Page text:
These clinical, financial and logistical disadvantages of ABT have prompted recommendations for its restricted use, especially in order to avoid unnecessary transfusion, and for the development of multidisciplinary and multimodal programs for the integral management of these patients which are known generically as Patient Blood Management (PBM) programs, whose ultimate objective is to reduce or eliminate the need for ABT and improve clinical results. These programs are supported by the application of four groups of perioperative measures: (1) optimization of tolerance of normovolemic anemia to enable the use of restrictive transfusion criteria; (2) erythropoiesis stimulation; (3) correction of hemostasis and reduction of bleeding; and (4) the use of autologous blood5 (Table 1). The efficacy and safety of, and recommendations for most of these measures are included in the update of the Seville Consensus Document on Alternatives to Transfusion (DS 2013)6 and the European Guideline to the Management of Severe Perioperative Bleeding (ESA Guideline),7 drawn up using the GRADE methodology (Grading of Recommendations Assessment, Development and Evaluation). GRADE makes graded recommendations which can be strong [1] or weak [2], positive or negative, and supported by high [A], moderate [B] or low/very low quality [C] evidence (Table 2).6 When a strong recommendation is made, the terminology “we recommend…” is used, when a weak recommendation is made, a less conclusive statement is used such as “we suggest …”.

Table 1.

Summary of peri-operative strategies to address the implementation of a patient blood (amendment to Ref. 5).

  Optimization of erythropoiesis  Reduction of bleeding  Use of autologous blood  Optimization of tolerance to anemia 
Preoperatively  • Detect, assess and treat preoperative anemia• Management of comorbidities• Refer for a more thorough assessment if necessary• Consider untreated anemia as a contraindication for elective surgery  • Identify and manage the risk of bleeding• Minimize iatrogenic blood loss• Planning and revision of the surgical procedure  • Consider preoperative autologous blood donation  • Evaluate/optimize the patient's physiologic reserve• Weigh the estimated blood loss against the patient's tolerable blood loss• Use evidence-based restrictive transfusion strategies (surgery which cannot be delayed)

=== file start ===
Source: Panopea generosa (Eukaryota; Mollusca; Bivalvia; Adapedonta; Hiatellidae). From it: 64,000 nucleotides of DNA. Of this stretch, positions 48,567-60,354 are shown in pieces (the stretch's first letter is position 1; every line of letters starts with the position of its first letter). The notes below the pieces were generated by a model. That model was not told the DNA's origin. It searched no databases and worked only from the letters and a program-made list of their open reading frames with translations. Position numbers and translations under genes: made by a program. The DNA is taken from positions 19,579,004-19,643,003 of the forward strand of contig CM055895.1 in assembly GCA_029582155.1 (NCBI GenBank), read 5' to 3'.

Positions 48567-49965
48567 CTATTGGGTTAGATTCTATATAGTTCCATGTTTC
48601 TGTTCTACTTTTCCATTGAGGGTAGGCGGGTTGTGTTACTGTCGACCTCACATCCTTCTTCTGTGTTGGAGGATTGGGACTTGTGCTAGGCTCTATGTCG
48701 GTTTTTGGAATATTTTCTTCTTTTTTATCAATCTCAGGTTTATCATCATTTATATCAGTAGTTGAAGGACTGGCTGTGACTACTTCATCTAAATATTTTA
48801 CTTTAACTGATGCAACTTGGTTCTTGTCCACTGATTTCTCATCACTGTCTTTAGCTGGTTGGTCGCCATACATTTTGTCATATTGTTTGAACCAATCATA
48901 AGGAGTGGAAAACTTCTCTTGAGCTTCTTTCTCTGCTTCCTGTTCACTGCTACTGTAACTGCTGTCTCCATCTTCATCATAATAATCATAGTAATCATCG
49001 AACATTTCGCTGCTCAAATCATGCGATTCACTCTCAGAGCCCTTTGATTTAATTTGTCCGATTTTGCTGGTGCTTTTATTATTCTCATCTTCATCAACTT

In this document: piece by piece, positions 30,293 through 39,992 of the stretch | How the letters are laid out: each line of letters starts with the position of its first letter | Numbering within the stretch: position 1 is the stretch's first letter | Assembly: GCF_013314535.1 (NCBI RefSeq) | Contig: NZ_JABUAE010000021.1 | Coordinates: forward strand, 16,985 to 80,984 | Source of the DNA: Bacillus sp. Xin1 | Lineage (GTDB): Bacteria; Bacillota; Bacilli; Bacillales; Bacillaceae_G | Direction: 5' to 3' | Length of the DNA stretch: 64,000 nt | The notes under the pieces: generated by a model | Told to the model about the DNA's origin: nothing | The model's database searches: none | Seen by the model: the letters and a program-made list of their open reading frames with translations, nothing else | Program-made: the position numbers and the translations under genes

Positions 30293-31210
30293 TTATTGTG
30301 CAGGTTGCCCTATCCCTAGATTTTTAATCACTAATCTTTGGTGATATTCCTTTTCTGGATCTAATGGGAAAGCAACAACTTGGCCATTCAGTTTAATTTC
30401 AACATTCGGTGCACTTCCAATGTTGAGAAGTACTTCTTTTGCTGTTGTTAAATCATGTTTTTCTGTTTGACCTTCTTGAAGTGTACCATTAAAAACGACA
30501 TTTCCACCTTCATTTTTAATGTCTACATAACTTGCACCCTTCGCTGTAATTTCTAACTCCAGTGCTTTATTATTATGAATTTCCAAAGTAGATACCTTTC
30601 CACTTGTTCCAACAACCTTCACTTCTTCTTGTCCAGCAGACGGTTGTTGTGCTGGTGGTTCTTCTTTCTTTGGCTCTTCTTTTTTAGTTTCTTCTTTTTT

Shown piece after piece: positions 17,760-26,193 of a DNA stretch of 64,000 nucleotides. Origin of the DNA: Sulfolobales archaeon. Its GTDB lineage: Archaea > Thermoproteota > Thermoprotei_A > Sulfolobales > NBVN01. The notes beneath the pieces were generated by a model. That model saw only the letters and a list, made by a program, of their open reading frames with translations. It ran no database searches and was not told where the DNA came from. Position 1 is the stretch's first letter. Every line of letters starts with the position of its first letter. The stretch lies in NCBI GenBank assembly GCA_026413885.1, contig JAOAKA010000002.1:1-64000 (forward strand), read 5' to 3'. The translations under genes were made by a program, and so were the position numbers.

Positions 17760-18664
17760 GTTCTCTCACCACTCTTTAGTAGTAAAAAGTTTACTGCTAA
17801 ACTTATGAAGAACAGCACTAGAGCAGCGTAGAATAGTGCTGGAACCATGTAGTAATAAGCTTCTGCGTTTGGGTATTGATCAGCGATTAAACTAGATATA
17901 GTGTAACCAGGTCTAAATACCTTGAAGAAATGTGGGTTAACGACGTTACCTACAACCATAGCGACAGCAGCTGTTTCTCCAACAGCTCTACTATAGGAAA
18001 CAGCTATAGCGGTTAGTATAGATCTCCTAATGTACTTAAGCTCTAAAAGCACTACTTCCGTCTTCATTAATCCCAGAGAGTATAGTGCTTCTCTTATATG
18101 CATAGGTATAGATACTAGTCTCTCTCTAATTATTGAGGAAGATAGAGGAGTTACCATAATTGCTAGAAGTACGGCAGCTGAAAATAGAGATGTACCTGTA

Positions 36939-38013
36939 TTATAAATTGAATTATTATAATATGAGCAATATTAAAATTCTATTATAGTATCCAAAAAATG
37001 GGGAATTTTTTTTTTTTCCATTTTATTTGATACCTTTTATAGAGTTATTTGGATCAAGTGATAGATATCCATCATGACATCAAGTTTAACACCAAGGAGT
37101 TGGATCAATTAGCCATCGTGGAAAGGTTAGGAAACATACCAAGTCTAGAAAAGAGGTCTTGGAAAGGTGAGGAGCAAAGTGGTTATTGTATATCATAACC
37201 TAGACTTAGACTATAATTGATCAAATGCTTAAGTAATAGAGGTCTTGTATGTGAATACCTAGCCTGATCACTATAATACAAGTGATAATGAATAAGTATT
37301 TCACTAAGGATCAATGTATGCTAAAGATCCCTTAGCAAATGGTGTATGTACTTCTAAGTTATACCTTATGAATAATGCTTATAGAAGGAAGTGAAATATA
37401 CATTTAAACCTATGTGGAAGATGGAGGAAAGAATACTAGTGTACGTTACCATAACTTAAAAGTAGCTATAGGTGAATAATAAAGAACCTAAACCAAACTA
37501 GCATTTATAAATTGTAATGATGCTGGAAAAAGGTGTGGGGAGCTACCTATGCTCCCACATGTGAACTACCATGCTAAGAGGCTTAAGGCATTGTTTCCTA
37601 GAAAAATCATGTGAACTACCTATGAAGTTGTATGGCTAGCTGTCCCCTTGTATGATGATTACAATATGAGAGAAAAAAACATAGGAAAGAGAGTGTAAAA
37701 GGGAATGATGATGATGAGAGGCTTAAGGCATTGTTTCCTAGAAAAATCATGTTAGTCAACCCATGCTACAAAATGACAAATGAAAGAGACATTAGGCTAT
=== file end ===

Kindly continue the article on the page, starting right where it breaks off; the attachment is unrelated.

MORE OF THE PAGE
Intraoperatively  • Proceed with surgery when erythropoiesis has been optimized  • Meticulous hemostasis• Use surgical techniques which reduce bleeding• Consider the use of drugs/hemostatic agents  • Consider acute normovolemic hemodilution as an adjuvant technique in selected cases• Salvage and reinfusion of autologous blood  • Optimize cardiac output• Optimize ventilation and oxygenation• Use evidence-based restrictive transfusion strategies 
Postoperatively  • Detect, assess and treat postoperative anemia• Pay attention to drug interactions which might cause/worsen anemia  • Monitoring and management of postoperative bleeding/secondary hemorrhage/infections• Maintain normothermia• Minimize iatrogenic blood loss• Management of anticoagulation• Upper gastrointestinal bleeding prophylaxis• Take the secondary effects of certain medicines into account  • Salvage and reinfusion of autologous blood  • Maximize oxygen supply• Minimize oxygen consumption• Avoid/immediately treat infections• Use evidence-based restrictive transfusion strategies 
Table 2.

Grades of recommendation according to GRADE methodology.

Grades of recommendation  Description  Benefits vs. risks and burdens  Implications 
1A  Strong recommendationHigh quality evidence  The benefits of intervention clearly outweigh its risks and burdens, or vice versa  The intervention can be used in the majority of patients and in almost all circumstances, without reservation 
1B  Strong recommendationModerate quality recommendation  The benefits of intervention clearly outweigh its risks and burdens, or vice versa  Intervention can be used in the majority of patients and in almost all circumstances, without reservation 
1C  Strong recommendationLow/very low quality evidence  The benefits of intervention clearly outweigh its risks and burdens, or vice versa  The recommendation is supported by evidence of low quality; might change higher quality evidence becomes available 
2A  Weak recommendationHigh quality evidence  It is very probable that there is a balance between the benefits of the proposed intervention and its possible risks and burdens  The best alternative may differ depending on circumstances or patients or societal values